In the classic model, because visas in war-torn countries are hard to come by, most reporters are smuggled into the country and start paying translator and “fixers” to help them find drivers, places to stay and other basic necessities to take care of them in an environment they don’t know. Often, major publications have access to and knowledge of reliable fixers who can get their reporters to the story safely. This meant that, even in the old model, freelancers had a harder time getting around safely in war zones. Paying for all these people and the petrol and the hotels and the food is expensive, so without a wealthy media organisation’s funding, freelancers have to pay and make connections for themselves.

Syria has made this all the more complicated. In the early days of the revolution, everything was normal, according to foreign correspondent James Harkin. However, he says, this ‘normal’ only works because journalists bring attention to rebel causes and sometimes the abuses of the regime, which, they hope, will bring action from the West. When the help never came to Syria, they found a new purpose for the journalists: kidnappings for ransom.

Yet, while it started with ransom, it didn’t stay that way. When reporters are kidnapped, they aren’t always put up for ransom. Sometimes, they are traded back and forth between rebel groups, transferring between run-down factories and abandoned Roman-era catacombs. All the groups realise the prize of having a westerner, especially an American, so instead of hoping to shine international light on Assad Regime human rights abuses, they use reporters as trading pieces, as Harkin found in his search for the now deceased James Foley and the still missing Austin Tice. This shift in dynamics, in which no one wants the reporters for anything more than currency, has made Syria more dangerous for journalists than Lebanon, or Iraq, or the Balkans or anything else in recent memory.

For those who do make it out, there’s often a toll to be paid. The University of Toronto conducted a study in which they found the rates of depression among journalists were much higher than they had been in Iraq. Post Traumatic Stress Disorder is finally being recognised among war reporters and is being seen in many who return from Syria, especially those who have been kidnapped.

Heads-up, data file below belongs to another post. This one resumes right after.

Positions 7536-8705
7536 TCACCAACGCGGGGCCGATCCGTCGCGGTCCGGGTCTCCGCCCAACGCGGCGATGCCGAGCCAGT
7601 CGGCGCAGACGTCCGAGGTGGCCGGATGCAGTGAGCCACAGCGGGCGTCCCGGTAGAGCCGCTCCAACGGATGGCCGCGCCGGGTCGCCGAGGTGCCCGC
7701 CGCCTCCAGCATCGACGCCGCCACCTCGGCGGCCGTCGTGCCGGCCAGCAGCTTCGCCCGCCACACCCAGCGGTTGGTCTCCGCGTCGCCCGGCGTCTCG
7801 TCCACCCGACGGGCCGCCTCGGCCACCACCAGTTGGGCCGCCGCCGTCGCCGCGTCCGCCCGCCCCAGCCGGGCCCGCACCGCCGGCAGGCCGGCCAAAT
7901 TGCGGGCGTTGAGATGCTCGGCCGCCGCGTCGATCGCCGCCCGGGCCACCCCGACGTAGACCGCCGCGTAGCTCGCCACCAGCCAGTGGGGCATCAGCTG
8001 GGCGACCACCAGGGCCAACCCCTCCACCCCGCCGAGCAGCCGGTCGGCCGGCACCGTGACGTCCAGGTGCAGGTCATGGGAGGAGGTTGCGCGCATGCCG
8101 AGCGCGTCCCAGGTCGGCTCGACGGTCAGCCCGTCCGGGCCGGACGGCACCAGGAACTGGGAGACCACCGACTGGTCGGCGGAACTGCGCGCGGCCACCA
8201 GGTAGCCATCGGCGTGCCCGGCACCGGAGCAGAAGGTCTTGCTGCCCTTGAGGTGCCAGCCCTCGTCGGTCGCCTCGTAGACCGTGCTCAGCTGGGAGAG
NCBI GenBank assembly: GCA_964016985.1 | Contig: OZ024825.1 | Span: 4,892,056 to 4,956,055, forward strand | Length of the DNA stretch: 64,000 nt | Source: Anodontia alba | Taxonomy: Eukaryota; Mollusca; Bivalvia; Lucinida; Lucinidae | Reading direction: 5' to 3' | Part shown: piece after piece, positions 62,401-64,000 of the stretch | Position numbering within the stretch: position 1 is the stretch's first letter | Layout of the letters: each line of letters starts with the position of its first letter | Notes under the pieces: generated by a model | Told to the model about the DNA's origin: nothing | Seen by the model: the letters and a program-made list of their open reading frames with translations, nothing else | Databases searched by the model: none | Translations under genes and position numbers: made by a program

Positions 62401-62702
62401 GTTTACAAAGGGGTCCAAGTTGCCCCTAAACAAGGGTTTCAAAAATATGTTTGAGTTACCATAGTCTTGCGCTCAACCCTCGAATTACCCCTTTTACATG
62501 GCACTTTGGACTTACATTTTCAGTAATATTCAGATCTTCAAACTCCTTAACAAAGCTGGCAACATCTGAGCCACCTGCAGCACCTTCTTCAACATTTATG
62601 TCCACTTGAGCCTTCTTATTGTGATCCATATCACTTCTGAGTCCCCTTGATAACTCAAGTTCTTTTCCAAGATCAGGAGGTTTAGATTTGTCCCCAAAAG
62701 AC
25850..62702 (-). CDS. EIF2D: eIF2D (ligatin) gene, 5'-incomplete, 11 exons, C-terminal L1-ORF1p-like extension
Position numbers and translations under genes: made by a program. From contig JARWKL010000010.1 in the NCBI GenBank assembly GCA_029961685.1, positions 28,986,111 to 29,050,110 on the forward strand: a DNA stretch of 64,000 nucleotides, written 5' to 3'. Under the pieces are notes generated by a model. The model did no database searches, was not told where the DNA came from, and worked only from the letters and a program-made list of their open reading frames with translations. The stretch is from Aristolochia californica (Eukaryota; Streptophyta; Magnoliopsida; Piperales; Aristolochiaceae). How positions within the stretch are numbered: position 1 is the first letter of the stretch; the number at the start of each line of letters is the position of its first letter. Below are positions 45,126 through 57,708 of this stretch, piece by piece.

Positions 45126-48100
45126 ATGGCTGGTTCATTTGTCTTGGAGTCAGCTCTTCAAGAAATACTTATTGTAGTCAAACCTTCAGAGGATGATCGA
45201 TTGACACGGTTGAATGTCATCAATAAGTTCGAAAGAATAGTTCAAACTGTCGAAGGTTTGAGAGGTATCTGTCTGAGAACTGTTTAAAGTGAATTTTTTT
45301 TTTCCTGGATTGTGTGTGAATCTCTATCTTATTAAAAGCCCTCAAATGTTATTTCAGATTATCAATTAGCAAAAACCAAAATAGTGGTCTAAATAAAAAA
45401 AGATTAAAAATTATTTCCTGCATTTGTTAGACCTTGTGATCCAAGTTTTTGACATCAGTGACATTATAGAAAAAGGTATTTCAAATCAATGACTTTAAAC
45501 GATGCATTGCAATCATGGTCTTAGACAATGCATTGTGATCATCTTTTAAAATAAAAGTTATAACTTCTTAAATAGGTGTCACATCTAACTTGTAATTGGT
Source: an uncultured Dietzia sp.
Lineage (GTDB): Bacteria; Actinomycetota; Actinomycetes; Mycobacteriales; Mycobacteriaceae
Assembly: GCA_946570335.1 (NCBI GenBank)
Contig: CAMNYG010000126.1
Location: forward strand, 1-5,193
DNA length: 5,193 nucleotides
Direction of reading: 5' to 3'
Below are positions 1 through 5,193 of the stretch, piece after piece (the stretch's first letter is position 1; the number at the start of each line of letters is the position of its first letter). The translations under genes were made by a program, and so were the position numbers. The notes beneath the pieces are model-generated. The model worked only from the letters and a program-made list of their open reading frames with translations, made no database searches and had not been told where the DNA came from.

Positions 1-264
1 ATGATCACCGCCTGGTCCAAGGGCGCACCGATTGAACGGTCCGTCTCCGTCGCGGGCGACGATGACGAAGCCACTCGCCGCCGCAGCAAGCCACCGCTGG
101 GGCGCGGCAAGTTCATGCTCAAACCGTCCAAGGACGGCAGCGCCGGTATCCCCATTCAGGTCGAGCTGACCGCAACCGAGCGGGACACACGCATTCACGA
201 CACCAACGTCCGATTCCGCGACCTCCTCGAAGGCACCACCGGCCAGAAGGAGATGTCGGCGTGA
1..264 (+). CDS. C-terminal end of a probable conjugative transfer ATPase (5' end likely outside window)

All of this has pushed media organisations like the Times, Telegraph and BBC to outlaw the usage of freelancers for their publications. However, many continue to do so when the need for the story is greatest or skirt their own rules by having the freelancer leave the danger area before filing the story, according to the Columbia Journalism Review.

For those of us at home, the dangers facing freelancers are also incredibly important. It means, as Uri Friedman put it in Vanity Fair, ‘This century's worst humanitarian crisis is grinding on as a dwindling number of journalists bear witness to its destruction,’ so we ‘rarely see it.’

While millions of migrants race toward Europe and hundreds of thousands die in the fighting, most of the freelancers have bowed out, leaving news organisations to gather what they can from a complex network of verifiable Twitter feeds and Syrian journalists, who often complain that they lack the training, safety or background to do their jobs properly. Yet, the work they do is often the only way we have any idea what is going on in Syria at all, and they face the same risks as foreign journalists, except they don’t have a home to return to in the West.

So, as the US, Russia, Iran and much of the rest of the Middle East funnel fighters and firearms into the desolate country, most of us have little to no idea exactly what’s happening and what our governments are doing because the situation is just too dangerous to send in a journalist who, if he or she survives, will be treated like currency by those he or she paid for protection.